This Weight. It’s heavy. The weight of special needs was something we’ve gotten used to along the way. It was gradual, never too life threatening. But this. It’s daunting. We long to be at home, away from the hospital, but there is no doubt being home, alone, is its own kind of hard. When I was young I remember thinking how difficult it is to keep a baby alive. Oh, young, naive Stephanie. Silly girl. This actually keeping someone alive is a new level of heavy. What if I mess up the dose? What if I sleep through the alarm beep because I am so tired of being woken up four or more times night after night for months now? What if I don’t clean the tubes properly? What if I snag the tubes and pull everything out?! What if, what if, what if? This weight of love, loving someone with great need, loving so much my heart breaks, it’s heavy.
We learn from a young age, Christian or not, do unto others as you would have them do unto you. Love as you want to be loved. That Golden Rule thing, it’s easy to say, harder to do. (Matthew 7:12)
I learned the rule when I was a child. Share your toys, don’t hit others, these were the law-abiding highlights. The teen years came and gossip and cliques and all that teen angst (the good ole days) found its way in to my heart. Easy when we look back, right?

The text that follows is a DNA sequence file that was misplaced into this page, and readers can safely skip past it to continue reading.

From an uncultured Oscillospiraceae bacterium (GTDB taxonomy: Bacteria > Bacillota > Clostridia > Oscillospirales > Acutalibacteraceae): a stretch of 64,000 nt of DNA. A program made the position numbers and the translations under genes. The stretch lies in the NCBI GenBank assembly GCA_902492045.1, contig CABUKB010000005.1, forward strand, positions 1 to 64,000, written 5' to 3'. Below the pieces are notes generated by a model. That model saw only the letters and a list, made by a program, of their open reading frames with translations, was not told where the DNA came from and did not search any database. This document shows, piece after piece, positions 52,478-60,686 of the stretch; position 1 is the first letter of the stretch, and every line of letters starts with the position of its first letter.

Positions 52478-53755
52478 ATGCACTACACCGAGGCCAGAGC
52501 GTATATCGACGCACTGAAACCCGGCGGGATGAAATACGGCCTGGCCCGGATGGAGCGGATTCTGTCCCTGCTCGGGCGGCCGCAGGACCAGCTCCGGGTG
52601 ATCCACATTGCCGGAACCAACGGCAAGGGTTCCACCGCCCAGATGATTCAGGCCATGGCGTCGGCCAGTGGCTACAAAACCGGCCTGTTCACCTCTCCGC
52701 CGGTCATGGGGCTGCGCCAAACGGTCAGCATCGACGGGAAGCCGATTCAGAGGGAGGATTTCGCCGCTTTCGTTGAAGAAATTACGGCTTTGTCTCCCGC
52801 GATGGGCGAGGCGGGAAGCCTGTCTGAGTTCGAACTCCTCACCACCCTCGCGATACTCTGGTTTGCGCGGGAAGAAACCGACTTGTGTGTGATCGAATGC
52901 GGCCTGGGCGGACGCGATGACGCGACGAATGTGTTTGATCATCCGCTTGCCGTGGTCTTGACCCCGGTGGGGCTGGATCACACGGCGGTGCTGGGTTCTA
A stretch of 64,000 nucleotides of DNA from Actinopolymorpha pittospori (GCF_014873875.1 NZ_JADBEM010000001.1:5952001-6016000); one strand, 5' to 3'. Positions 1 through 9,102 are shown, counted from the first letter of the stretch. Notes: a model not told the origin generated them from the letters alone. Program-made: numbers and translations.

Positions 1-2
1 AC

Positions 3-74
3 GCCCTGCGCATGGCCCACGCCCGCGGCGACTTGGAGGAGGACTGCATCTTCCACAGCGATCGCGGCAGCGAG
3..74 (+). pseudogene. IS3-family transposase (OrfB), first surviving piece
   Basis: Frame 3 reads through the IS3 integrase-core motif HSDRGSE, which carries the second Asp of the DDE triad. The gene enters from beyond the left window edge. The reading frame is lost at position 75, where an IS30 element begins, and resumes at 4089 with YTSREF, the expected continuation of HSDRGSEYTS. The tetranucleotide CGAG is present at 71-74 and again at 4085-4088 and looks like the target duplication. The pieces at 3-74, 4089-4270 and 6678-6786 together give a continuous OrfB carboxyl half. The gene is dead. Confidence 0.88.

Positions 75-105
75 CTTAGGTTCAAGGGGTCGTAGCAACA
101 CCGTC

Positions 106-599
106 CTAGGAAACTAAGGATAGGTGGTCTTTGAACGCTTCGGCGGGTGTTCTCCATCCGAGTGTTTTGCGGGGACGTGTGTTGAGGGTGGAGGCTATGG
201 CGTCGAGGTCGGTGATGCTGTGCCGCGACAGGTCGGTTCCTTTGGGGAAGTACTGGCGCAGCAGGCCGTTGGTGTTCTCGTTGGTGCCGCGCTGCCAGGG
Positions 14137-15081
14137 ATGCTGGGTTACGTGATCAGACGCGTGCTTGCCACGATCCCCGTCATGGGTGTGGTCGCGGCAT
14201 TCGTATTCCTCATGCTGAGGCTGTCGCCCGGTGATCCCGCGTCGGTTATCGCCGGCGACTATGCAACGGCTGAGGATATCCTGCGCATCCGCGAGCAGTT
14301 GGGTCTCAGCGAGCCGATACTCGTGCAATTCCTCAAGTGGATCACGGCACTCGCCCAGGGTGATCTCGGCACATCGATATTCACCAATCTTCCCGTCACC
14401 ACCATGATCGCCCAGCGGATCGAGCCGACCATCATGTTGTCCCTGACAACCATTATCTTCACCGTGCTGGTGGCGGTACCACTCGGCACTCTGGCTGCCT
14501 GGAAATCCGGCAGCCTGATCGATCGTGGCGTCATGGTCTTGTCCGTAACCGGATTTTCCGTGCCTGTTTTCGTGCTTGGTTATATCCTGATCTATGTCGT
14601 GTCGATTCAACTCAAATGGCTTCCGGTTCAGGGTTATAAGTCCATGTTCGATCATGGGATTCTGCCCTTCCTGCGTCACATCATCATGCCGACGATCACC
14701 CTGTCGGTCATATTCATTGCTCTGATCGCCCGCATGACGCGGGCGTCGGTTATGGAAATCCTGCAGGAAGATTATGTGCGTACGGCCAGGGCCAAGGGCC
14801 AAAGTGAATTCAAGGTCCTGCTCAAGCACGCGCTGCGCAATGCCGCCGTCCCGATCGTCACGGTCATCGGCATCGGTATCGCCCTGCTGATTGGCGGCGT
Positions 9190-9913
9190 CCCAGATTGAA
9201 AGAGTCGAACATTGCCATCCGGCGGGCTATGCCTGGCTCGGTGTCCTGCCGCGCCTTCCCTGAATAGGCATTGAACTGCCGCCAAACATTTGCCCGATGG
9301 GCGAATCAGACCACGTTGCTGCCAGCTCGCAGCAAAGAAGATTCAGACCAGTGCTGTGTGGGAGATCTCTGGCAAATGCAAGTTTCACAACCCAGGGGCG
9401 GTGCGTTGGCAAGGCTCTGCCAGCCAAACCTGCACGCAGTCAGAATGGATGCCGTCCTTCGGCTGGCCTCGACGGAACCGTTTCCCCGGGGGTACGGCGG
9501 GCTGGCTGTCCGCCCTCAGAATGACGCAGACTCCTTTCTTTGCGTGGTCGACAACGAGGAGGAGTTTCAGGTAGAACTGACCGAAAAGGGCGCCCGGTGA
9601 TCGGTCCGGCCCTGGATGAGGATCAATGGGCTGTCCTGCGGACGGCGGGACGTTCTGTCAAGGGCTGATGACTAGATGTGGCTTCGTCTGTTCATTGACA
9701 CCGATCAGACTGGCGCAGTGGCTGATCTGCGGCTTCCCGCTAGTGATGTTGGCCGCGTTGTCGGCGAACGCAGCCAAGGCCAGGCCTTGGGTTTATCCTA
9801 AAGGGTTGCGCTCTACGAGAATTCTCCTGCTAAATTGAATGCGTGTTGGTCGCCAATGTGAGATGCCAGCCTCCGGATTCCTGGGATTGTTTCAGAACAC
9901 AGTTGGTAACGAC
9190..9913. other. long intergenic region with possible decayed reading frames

But now? No one told me what I was signing up for when it came to this golden rule thing. Getting up all night, cleaning nasties, sticking my child with needles over and over? Whattt? This love thing is way harder than I ever knew. But we do it, right? We do it without thinking. We would do it over and over until our heart breaks a million ways. Love.
Love means drawing close during midnight meltdowns night after night. Love means I choose to change the various painful medical devices while my child winces, even when he pushes away. Love means watching toxic, neon medicines travel through tubes into my child that are meant to cure.
It’s patient and kind. It’s not easily angered. Love hopes. Love always perseveres. (1 Corinthians 13:4-7)
After I learned how to access a port and took it on regularly a nurse friend said, “Congratulations. You can now do more than what most nurses can do.” Even nurses go home after their shift. Even after overtime, someone eventually makes them rest. At home there is no overtime. Love is tiring.
One of my go-to Bible verses is Matthew 11:28. “Come to me, all who are weary and heavy-laden, and I will give you rest.”
He could have only said, “Come to me and I will give you rest.” Or, “come who are weary and I will give you rest.” But, it’s as if Jesus knew I would not be just needing rest, not just weary and needing rest, I would be wearyandheavy and laden andneeding rest. All of them. So overwhelmed by this love. So weighed down by love.
This love isn’t a Pinterest kind of love. It isn’t the kind of love which gets hearts and likes on social media. But, this love runs deep. It shows up in the middle of the night. It draws close in the pain. And holds tight in the rooms filled with fear. The what ifs, the needs, the sleepless nights, they can drive us to where Jesus is waiting with open arms for rest when the weight of this love gets too heavy.
Favorite Song Today: O’Lord by Lauren Daigle